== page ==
For those of us who have followed digital technology for decades, developments in artificial intelligence (AI) over the past six months have felt comparably momentous to only a few pivotal moments in the past half-century. Bill Gates compared a demo of ChatGPT to his first encounter with a graphical user interface in 1980. ChatGPT’s burst on the scene reminded me of seeing Mosaic, an early web browser, and the birth of the World Wide Web.
Like the personal computer and the Web in their early years, AI language models are in the midst of an explosive growth spurt and will soon be everywhere we look, bringing a host of welcome benefits. But this technology is also fraught with risks and dangers that we’re only beginning to glimpse.
When OpenAI unveiled GPT-4, it confirmed the model’s ability to generate various forms of harmful output — bias and hate speech, along with assistance in serious criminality, such as help in building chemical or biological weapons. The company “fine-tuned” the model to reduce the likelihood of such output, but conceded that “latent” risks — it did not quantify — remain.
Reports continue to surface of novel uses of GPT and other models, resulting in dangerous or damaging output, suggesting that residual risks are real rather than hypothetical. Chatbots have already been implicated in an effort to break up a marriage, a serious case of defamation, and suicide.
Prominent experts in AI have called for a pause in the development of models more advanced than GPT-4, a call that has provoked vigorous debate. At the heart of the debate is an uncertainty about the precise risk that chatbots pose, and whether we should trust the assurances of OpenAI, Google and others that while these systems may not be absolutely safe, they’re safe enough to deploy for now.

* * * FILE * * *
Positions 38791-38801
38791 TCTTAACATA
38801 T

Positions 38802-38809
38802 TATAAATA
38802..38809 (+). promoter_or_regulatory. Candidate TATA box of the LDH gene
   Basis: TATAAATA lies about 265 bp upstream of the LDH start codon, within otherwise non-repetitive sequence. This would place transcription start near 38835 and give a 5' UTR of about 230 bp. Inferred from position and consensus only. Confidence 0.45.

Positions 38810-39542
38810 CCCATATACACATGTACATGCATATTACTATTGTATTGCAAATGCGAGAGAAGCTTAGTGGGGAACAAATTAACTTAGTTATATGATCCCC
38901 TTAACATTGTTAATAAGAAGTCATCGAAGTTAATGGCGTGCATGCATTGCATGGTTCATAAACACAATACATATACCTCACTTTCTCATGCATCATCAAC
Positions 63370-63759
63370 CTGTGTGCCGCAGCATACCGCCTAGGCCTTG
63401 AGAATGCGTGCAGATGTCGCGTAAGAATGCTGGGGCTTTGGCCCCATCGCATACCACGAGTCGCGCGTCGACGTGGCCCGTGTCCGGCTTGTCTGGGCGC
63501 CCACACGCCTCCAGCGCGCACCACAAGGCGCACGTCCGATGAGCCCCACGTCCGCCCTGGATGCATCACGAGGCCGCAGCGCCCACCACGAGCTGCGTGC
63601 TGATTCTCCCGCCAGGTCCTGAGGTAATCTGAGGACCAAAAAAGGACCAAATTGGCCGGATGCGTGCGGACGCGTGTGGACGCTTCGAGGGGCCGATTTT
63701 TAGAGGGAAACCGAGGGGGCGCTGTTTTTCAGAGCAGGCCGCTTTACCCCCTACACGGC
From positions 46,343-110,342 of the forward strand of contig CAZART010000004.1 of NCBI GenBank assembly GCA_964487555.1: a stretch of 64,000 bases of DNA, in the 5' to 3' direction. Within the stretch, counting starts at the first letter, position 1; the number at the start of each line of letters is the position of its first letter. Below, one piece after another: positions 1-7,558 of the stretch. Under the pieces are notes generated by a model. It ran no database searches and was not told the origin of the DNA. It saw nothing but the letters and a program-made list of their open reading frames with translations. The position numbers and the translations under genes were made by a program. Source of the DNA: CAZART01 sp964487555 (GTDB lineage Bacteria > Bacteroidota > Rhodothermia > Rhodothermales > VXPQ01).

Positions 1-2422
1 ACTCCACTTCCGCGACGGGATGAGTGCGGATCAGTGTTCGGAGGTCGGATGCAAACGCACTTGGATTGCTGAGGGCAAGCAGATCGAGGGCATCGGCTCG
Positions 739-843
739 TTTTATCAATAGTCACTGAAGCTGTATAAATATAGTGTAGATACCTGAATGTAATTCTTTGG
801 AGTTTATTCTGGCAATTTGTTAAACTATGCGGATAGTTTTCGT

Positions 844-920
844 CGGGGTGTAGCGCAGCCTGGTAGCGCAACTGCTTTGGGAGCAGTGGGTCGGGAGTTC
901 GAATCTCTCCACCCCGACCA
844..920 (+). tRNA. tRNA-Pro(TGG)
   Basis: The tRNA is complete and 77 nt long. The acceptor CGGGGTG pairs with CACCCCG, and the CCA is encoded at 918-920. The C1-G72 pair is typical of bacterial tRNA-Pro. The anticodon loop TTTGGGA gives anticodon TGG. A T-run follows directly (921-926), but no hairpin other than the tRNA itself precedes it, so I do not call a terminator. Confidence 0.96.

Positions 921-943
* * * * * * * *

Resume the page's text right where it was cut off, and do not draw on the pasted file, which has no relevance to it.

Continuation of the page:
Almost everyone agrees it would be best for governments to catch up with the lightning pace of development and put guardrails in place.
Help is on the way, in the form of AI bills currently being debated in Canada and the European Union. But they may not provide the guardrails people are hoping for. The problem relates in part to how the bills are drafted. But a bigger part has to do with the intractable challenge that language models present to quantifying and controlling the risk of harm.
Many details have yet to be ironed out under both Canada’s Artificial Intelligence and Data Act (AIDA) and the European Union’s Artificial Intelligence Act (AI Act), including whether and precisely how the most onerous of the obligations in each bill will apply to language model providers. But let’s assume, in a best-case scenario, that both bills will apply their strongest measures to ChatGPT, Bing Chat and other GPT models.
The catch here is that all these guardrails are premised on the ability to quantify, in advance and to a reasonable degree, the nature and extent of the risk a system poses.
The most crucial of these obligations is for system providers to identify and mitigate risks of harm to an acceptable, proportionate or reasonable degree. Independent auditors will help enforce this obligation through disclosure requirements about the training data and size of a model, and firms that are negligent or fail to comply will be penalized. Canada’s AIDA also imposes criminal liability for causing serious psychological or physical harm in the knowledge it was likely.